Trafficking is a misunderstood crime: 3 facts you should know

Trafficking is a misunderstood crime: 3 facts you should know
May 27
15:04 2020

By Ashley Garris

More people are enslaved today than at any point in human history. Even the U.S. is haunted by this underground human rights violation. In 2018 alone, 23,078 survivors of human trafficking had their cases reported to the National Trafficking Hotline – a staggering number, but one that likely doesn’t fully capture the true extent of the crime.

Often when people think of human trafficking, they imagine plotlines from movies like “Taken” or “Rambo.” But the reality is rarely as Hollywood depicts it. My work with World Relief Triad has opened my eyes to what human trafficking really looks like and dispelled many misconceptions I had when I started the job. I’ve shared some of them below and hope that they empower my fellow North Carolinians to join in the fight to make our state a safe and free place for all.

Myth #1: All trafficking victims are female.

Because the movies and media often focus on sex trafficking incidents, they tend to depict only young female victims – often middle-class teenagers from happy families and nice neighborhoods. But while many victims are female, not all of them are. Men can be coerced into sex trafficking as well, and both sexes can be coerced into labor trafficking. The Polaris Project reports that of the 23,078 survivors who contacted the National Trafficking Hotline in 2018, 15,042 were female, 2,917 were male, 109 were gender minorities. (The sex of the remaining 5,010 is unknown).

At World Relief Triad, half of the survivors we assist are women and half are men. Some of them have fled labor trafficking, some sex trafficking and some both. But none of them has a story that remotely resembles a Hollywood movie, and all of them possess extraordinary courage and hope. The more we can dismantle unhelpful stereotypes, the better we’ll be able to help those who are trapped to find freedom and healing. 

Myth #2: Traffickers kidnap their victims, often using force.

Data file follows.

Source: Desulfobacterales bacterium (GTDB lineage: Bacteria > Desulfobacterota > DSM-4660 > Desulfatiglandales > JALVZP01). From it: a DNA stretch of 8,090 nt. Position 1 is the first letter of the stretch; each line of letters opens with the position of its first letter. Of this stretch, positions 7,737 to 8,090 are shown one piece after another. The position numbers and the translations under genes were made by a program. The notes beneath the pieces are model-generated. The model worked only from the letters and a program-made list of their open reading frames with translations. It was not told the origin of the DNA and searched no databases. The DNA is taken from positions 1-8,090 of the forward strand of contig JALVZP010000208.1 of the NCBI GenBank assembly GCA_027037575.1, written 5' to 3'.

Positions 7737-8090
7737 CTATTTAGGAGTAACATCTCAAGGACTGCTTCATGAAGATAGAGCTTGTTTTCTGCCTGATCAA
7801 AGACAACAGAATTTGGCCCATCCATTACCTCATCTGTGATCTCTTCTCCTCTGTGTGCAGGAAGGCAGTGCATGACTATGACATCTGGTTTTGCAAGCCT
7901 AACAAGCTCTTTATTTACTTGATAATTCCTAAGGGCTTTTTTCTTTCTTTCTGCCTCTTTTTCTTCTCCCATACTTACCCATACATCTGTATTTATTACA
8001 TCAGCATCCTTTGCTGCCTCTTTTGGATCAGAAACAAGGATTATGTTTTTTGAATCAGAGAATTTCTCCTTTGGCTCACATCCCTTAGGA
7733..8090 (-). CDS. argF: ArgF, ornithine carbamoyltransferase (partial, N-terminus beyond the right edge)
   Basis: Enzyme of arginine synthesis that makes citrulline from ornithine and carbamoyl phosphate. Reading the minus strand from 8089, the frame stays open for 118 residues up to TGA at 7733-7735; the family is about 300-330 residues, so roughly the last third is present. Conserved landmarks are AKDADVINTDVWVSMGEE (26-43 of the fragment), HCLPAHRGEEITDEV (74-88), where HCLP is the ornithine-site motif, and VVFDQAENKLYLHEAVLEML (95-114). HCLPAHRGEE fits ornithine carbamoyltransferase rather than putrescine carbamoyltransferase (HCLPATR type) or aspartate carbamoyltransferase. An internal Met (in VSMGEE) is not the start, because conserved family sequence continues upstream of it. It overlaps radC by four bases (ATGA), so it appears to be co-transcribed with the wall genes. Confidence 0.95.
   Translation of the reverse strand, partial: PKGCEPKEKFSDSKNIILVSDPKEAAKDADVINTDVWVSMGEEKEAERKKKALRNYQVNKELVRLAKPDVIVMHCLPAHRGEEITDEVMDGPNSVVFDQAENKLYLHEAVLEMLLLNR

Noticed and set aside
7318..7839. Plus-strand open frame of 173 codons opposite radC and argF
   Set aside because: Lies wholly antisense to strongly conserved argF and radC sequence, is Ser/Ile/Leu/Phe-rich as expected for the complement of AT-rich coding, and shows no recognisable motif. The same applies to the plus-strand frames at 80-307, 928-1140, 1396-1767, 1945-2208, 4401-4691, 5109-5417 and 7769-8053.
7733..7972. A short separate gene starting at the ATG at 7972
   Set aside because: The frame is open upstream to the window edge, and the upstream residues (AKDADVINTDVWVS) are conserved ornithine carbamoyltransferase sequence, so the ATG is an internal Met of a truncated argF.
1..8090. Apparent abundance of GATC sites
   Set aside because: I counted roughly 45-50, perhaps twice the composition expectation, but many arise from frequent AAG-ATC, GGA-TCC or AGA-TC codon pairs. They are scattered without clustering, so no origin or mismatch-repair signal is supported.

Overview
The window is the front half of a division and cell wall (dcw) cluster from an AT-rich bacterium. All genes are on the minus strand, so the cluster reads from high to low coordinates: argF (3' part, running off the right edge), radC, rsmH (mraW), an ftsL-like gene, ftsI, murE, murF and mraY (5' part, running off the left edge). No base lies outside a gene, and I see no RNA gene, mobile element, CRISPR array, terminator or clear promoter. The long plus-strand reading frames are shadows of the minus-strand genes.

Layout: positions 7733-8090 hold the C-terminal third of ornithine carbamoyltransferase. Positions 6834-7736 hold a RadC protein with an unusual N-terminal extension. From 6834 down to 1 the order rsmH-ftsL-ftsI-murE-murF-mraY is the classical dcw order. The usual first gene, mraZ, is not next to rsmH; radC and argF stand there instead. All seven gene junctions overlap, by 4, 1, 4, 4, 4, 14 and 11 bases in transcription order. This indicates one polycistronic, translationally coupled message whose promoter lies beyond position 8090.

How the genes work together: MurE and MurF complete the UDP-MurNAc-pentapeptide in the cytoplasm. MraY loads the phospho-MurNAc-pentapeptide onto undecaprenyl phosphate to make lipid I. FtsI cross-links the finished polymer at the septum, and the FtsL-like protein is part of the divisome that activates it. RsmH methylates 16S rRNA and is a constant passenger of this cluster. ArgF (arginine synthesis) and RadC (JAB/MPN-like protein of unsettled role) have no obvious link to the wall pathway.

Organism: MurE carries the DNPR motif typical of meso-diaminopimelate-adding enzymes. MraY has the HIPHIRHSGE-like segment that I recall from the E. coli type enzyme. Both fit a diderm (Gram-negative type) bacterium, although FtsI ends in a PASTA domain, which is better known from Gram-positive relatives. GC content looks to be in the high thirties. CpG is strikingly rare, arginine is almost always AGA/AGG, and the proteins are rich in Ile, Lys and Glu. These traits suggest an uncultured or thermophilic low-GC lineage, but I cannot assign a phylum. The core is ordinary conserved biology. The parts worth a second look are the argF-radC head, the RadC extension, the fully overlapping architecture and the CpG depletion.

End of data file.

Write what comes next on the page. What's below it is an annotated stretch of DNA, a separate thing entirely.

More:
Traffickers are a lot smarter than the media would lead you to believe. They rarely target and kidnap total strangers. Instead, they carefully select victims from unstable backgrounds, such as foster care or runaways, and groom them over a long period of time until they’ve built a sense of trust and care. Then, they turn on their victims and exploit them, leaving these vulnerable individuals totally blindsided and traumatized.

Take John*, one of the survivors we’ve worked with. He met Zack* at a party and the two quickly struck up a friendship. Zack told John about an opportunity to work at a carnival out of state. It sounded simple enough: They’d set up the show and machinery, explore a town and party, and then move on to another city, with John taking one shift and Zack taking the other. It sounded like a fun opportunity, so John took it.

It wound up being a typical bait-and-switch scenario: John would work the 16-hour shifts alone and Zack would pick him up at the beginning and end of each shift, so John had no way of escape. When time passed and John hadn’t gotten paid, he asked Zack what was going on, and the latter responded: “You work for me now.”

The situation escalated. If John went to the bathroom, Zack would text him about getting back to work. Eventually, Zack became physically violent toward John when he hesitated to hand over the money he made during his shift that day. It wasn’t until World Relief service providers intervened that John recognized his situation for what it was and was able to get out. Kidnapping wasn’t the issue here and carrying pepper spray wouldn’t have helped him recognize a trafficker in someone who seemed like a friend. This simplistic advice ignores the complex and manipulative situations many human trafficking victims find themselves caught in.

Myth #3: Sex trafficking isn’t the only form of trafficking.

As John’s story shows, sex trafficking isn’t the only kind of trafficking. Many industries – including the carnival business – thrive off the backs of victims forced to work against their will. Trafficking incidents often occur in domestic labor like nannying and housekeeping, traveling sales teams, or construction or landscaping companies.

In North Carolina, labor exploitation frequently occurs in the agricultural industry. Last year, a story broke about several workers from Mexico who had been hired to work temporary agricultural jobs in our state on the H-2A visa. The men had been promised generous pay and the chance to extend their stay.

Upon arrival, however, they had their Social Security cards stolen, were given substandard housing to live in, had their wages denied them, and were repeatedly threatened by their employer. They successfully sued for labor trafficking and were awarded $75,000 in a settlement – a happy ending to an otherwise horrifying story of human rights violation and injustice.

 I share these stories not to alarm or frighten, but to equip men and women across our state to spot the signs of human trafficking in all of its forms. The more we understand about how this industry works and who it tends to exploit, the better we’ll be able to spot victims and pass this information on to law enforcement and other agencies like World Relief Triad that work to end trafficking. This is the first step to helping victims regain hope and rebuild their lives.

*Zack and John’s names have been changed to preserve confidentiality.

Ashley Garris is an Anti-Human Trafficking Client Coordinator with World Relief Triad.

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